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 Revelation 3:1
He who has the seven Spirits of God and the seven stars, says this: ‘I know your deeds, that you have a name that you are alive, but you are dead.”

From time to time I hear of the bands of my childhood come to town to play a concert. Some of the bands that are still touring today that were touring in the 1980s and I am shocked to see it. I will think to myself, “Wow, those guys are still touring?” The reason it is strange to me is because these bands are not putting out any new songs or any new music. They are simply playing the hits that were so great 20-30 years ago. They are living on the reputation that they made for themselves decades ago. But they are not creating any new, fresh music.

In Christ’s letter to the church in Sardis, He gets immediately to the heart of the problem. Christ describes Himself as the one who is in charge, holding the seven stars and has the seven spirits of God. Christ knows the works of the church at Sardis and they are dead. This is a dead church. In the other letters to the seven churches so far, Christ knows their works have been good for the church. Christ sees what the Christians are doing in their love, faith, and service. Christ also knows the works of the church in Sardis and those works are not good.

Even more interesting is the fact that they did not know they were a dead church. The church in Sardis had a reputation of being alive, but it was not living up to its reputation. The problem that Christ exposes is superficial Christianity. Members claim to be of Christ but they do not live like they are of Christ. They seem to be Christians, but the Spirit has left the body. They are not putting what they have received from the Scriptures into practice. Christ calls them and us to remember not just what they received and heard but HOW they received.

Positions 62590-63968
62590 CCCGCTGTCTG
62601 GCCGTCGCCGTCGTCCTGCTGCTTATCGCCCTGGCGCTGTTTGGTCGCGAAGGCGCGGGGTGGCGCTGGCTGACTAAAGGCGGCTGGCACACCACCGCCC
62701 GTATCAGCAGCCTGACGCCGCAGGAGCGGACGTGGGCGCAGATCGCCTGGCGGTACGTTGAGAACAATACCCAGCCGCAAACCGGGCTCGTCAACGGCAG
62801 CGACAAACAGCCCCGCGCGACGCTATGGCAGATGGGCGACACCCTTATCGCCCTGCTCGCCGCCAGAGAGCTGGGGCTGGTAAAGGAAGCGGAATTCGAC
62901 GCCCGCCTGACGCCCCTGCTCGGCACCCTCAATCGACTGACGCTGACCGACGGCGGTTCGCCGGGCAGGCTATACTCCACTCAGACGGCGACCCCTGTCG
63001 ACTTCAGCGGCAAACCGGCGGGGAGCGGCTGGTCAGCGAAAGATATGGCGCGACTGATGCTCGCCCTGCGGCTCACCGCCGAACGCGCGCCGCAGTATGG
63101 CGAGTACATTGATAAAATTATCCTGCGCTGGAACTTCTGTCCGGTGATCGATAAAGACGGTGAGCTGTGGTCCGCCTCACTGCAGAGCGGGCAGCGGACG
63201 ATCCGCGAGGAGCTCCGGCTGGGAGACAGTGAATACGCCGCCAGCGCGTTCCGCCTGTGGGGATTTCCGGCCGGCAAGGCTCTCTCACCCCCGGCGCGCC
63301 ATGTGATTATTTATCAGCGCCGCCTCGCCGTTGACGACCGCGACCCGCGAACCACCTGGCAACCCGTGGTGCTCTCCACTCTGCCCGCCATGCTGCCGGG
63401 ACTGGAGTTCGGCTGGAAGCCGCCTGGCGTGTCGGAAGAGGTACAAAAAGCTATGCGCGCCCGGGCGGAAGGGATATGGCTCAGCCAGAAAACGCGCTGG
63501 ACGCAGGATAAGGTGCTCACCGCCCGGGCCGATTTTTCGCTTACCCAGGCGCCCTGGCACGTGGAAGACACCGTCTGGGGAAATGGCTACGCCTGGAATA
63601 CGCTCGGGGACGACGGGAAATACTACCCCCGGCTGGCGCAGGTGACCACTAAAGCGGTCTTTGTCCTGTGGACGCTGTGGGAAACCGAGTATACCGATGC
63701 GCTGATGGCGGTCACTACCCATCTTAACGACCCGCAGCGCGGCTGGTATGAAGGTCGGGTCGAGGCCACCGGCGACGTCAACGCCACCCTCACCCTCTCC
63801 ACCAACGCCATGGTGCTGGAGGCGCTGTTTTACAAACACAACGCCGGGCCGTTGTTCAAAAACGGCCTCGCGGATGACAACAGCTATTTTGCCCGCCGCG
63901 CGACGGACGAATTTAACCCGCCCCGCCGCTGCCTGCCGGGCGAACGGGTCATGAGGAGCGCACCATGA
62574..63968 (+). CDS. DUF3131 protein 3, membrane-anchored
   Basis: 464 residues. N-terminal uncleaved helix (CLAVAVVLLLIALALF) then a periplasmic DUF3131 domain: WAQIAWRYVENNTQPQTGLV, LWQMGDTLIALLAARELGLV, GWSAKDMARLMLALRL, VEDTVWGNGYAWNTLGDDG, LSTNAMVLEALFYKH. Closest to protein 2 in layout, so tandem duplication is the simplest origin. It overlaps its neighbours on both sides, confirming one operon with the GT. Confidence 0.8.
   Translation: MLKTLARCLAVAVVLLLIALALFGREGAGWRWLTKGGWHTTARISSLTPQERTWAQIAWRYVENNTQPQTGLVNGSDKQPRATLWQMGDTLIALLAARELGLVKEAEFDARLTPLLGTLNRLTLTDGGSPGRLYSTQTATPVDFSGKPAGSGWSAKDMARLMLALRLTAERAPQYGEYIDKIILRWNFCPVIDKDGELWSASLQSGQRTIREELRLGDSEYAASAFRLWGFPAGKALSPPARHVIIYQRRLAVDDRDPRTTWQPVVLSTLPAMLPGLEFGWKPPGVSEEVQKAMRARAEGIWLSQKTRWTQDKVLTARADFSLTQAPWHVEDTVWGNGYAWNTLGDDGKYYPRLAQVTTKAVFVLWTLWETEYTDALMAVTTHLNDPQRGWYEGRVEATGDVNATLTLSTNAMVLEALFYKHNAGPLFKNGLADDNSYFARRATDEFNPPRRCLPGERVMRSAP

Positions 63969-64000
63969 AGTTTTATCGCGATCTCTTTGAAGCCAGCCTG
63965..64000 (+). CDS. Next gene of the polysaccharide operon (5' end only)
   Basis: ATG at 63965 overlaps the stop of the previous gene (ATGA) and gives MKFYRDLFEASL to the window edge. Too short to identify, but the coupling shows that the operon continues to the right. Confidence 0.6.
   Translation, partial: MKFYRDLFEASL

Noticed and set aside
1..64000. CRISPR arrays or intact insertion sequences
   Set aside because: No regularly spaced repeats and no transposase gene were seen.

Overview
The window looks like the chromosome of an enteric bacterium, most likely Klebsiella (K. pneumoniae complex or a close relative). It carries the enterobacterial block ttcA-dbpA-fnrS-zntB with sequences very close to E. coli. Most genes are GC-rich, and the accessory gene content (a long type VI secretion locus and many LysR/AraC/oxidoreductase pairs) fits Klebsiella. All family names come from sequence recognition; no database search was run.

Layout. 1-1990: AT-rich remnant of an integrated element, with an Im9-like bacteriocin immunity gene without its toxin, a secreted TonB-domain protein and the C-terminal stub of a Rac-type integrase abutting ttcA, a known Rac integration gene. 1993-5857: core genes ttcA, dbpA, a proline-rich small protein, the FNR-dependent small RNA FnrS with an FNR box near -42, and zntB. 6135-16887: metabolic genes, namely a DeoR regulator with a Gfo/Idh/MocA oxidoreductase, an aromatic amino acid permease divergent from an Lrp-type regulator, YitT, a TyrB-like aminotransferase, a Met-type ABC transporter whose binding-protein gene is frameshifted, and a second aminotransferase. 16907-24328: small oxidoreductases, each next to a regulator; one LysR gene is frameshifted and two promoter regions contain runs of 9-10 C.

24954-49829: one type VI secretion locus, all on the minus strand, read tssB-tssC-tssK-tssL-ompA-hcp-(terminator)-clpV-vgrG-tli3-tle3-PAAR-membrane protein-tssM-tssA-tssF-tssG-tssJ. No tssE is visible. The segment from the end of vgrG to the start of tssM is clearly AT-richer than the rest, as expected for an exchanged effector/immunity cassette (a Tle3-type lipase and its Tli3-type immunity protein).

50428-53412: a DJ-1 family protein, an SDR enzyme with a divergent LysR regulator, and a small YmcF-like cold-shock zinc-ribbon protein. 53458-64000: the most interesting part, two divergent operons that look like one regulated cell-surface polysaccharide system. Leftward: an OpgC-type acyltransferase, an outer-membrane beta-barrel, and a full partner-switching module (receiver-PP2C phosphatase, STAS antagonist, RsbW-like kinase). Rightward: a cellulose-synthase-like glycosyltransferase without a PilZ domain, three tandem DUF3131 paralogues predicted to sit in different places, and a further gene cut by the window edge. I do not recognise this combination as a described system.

A dead church is a church that is living on its past. It has a great resume, but the work of Christ has run out of gas and the church will not finish well. How can we avoid such a fate, to start well but finish so poorly? Ask yourself, how has this week been different because of what you have heard from last week’s message? What act of ministry have you participated in? Or is that the pastor’s job because you pay him to do it for you? Are you mentally and physically participating in worship? Our Lord’s words to these churches are not to make us feel comfortable with where we are, but to cause ourselves to examine ourselves to see if our faith is changing us to be more like Jesus or are we becoming that touring band living on past glory?


Sunday – September 6, 2015 Revelation 2:18-29 “Thyatira: Tolerating Tolerance”

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Revelation 2:20-21
‘But I have this against you, that you tolerate the woman Jezebel, who calls herself a prophetess, and she teaches and leads My bond-servants astray so that they commit acts of immorality and eat things sacrificed to idols. ‘I gave her time to repent, and she does not want to repent of her immorality.”